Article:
The COVID-19 outbreak is having an economic impact and with this, Government support is being implemented to help businesses.
We’re working internally to look at how we can support our clients during these uncertain times, and the following are just some of the initiatives currently available to businesses.
Covid Corporate Financing Facility (CCFF)
HM Treasury and the Bank of England are coordinating closely in order to ensure that our initiatives are complementary and that they will, collectively, have maximum impact, consistent with the Bank and HM Treasury’s independent responsibilities.
Temporary, but significant, disruptions to supply chains and weaker activity could challenge cash flows and increase demand for working capital from companies.
The CCFF will provide funding to businesses by purchasing commercial paper of up to one-year maturity, issued by firms making a material contribution to the UK economy. It will help businesses across a range of sectors to pay wages and suppliers, even while experiencing severe disruption to cashflows.
The facility will offer financing on terms comparable to those prevailing in markets in the period before the Covid-19 economic shock, and will be open to firms that can demonstrate they were in sound financial health prior to the shock. The facility will look through temporary impacts on firms’ balance sheets and cash flows by basing eligibility on firms’ credit ratings prior to the Covid-19 shock. Businesses do not need to have previously issued commercial paper in order to participate.
The scheme will operate for at least 12 months and for as long as steps are needed to relieve cash flow pressures on firms that make a material contribution to the UK economy.
By providing an alternative source of finance for a wide range of companies, the scheme will help to preserve the capacity of the banking system to lend to other companies, including small and medium-sized enterprises, which rely on banks.
This information has been taken from the Bank of England website – the original article and more information on the CCFF can be found by clicking here.
Coronavirus Business Interruption Loan Scheme (CBILS)
At Budget 2020 on Wednesday 11 March, the Chancellor announced a ‘Coronavirus Business Interruption Loan Scheme’, and that it would become available ‘over the coming weeks’.
This has been brought forward, and the new scheme is now expected to become available in week commencing 23 March 2020.
As well as loans, there are many other types of finance supported by the programme, depending on the provider.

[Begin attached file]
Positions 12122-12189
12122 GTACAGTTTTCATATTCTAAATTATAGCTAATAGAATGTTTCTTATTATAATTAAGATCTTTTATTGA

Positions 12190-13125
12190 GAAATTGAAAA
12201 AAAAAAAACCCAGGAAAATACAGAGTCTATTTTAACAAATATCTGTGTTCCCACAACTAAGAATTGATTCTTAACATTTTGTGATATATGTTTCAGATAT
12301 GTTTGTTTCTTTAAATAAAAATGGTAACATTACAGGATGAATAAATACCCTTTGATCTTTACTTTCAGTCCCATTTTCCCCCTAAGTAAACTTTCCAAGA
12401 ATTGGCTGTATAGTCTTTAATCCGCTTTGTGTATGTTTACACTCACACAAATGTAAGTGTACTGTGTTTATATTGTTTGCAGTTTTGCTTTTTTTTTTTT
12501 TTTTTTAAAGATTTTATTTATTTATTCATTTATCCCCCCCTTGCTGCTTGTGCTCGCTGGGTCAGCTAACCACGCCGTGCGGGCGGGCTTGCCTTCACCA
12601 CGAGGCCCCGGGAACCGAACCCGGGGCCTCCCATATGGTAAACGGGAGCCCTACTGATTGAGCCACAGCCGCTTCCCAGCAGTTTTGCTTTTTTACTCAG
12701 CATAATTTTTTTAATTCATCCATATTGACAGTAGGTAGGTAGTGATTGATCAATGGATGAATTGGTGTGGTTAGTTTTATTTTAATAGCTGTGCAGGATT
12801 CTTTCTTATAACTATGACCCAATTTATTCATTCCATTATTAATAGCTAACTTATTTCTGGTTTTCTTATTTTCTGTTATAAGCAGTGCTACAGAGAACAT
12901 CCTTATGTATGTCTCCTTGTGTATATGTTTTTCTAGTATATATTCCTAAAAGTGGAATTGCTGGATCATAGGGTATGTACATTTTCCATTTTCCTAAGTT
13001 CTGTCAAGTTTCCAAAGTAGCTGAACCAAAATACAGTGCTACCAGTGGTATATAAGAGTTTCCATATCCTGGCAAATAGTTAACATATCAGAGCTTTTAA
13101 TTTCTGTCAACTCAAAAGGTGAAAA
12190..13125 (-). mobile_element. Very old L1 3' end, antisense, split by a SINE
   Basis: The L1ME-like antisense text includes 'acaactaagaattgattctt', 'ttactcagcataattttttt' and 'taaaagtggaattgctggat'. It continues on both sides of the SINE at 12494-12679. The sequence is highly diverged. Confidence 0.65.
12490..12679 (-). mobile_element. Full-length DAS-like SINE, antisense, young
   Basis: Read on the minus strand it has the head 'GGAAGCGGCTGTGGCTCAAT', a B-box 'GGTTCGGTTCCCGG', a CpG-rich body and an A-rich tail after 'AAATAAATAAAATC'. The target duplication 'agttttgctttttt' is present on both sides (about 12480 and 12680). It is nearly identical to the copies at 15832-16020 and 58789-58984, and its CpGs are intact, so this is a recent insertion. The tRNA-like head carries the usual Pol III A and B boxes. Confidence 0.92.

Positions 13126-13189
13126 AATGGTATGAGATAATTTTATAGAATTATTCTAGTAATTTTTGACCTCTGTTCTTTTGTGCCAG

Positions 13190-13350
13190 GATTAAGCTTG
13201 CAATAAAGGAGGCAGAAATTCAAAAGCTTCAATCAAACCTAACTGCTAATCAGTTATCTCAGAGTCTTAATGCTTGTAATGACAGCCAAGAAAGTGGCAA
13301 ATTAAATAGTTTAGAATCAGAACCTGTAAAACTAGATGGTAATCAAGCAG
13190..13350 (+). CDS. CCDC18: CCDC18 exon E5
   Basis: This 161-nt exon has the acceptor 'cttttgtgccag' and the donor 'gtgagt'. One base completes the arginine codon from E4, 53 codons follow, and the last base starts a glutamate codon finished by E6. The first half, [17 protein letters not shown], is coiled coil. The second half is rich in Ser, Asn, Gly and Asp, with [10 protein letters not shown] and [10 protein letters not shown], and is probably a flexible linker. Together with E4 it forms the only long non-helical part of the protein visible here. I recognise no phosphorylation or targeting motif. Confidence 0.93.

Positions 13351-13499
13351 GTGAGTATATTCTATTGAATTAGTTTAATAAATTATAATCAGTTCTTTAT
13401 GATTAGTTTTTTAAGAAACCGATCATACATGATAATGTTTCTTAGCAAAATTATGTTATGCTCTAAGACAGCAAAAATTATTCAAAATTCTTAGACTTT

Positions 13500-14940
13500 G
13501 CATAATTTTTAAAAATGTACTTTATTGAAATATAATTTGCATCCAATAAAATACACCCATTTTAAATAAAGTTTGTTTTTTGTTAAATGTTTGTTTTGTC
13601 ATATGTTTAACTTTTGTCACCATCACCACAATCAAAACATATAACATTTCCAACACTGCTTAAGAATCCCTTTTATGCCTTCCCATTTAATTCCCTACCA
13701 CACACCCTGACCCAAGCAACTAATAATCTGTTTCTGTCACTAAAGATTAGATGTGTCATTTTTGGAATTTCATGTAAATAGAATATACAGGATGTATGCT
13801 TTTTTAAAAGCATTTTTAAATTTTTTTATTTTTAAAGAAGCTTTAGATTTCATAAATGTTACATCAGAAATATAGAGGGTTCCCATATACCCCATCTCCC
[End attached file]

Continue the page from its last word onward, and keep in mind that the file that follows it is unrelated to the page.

It will be provided by the British Business Bank through participating providers, and will offer more attractive terms for both businesses applying for new facilities and lenders, with the aim of supporting the continued provision of finance to UK businesses during the Covid-19 outbreak.
The scheme provides the lender with a government-backed guarantee against the outstanding facility balance, potentially enabling a ‘no’ credit decision from a lender to become a ‘yes’. NB – the borrower always remains 100% liable for the debt.
The Government will also cover the first 6 months of interest payments, so businesses will benefit from lower initial repayments. The business remains liable for repayments of the capital. The maximum value of a facility provided under the scheme will be £5 million pounds (the original announcement suggested a maximum value of £1.2 million.)
CBILS support a wide range of business finance products, including:
- Term facilities
- Invoice finance facilities
- Asset finance facilities
To be eligible for support via CBILS, the small business must:
- Be UK based, with turnover of no more than £41 million per annum
- Operate within an eligible industrial sector (a small number of industrial sectors are not eligible for support)
- Be able to confirm that they have not received de minimis State aid beyond €200,000 equivalent over the current and previous two fiscal years
- Have a sound borrowing proposal, but insufficient security to meet the lender’s requirements
- Full eligibility criteria will be published shortly
Finance terms are from three months up to ten years for term loans and asset finance and up to three years for revolving facilities and invoice finance.
This information has been taken from the British Business Bank website – the original article and more information on the CBILS can be found by clicking here.
Coronavirus Large Business Interruption Loan Scheme (CLBILS)
The Coronavirus Large Business Interruption Loan Scheme (CLBILS) provides financial support to mid-sized and larger UK businesses across the UK that are losing revenue, and seeing their cashflow disrupted, as a result of the COVID-19 outbreak.
Specifically, it facilitates access to finance for businesses with a turnover above £45 million, the upper limit for the existing smaller-business focused Coronavirus Business Interruption Loan Scheme (CBILS).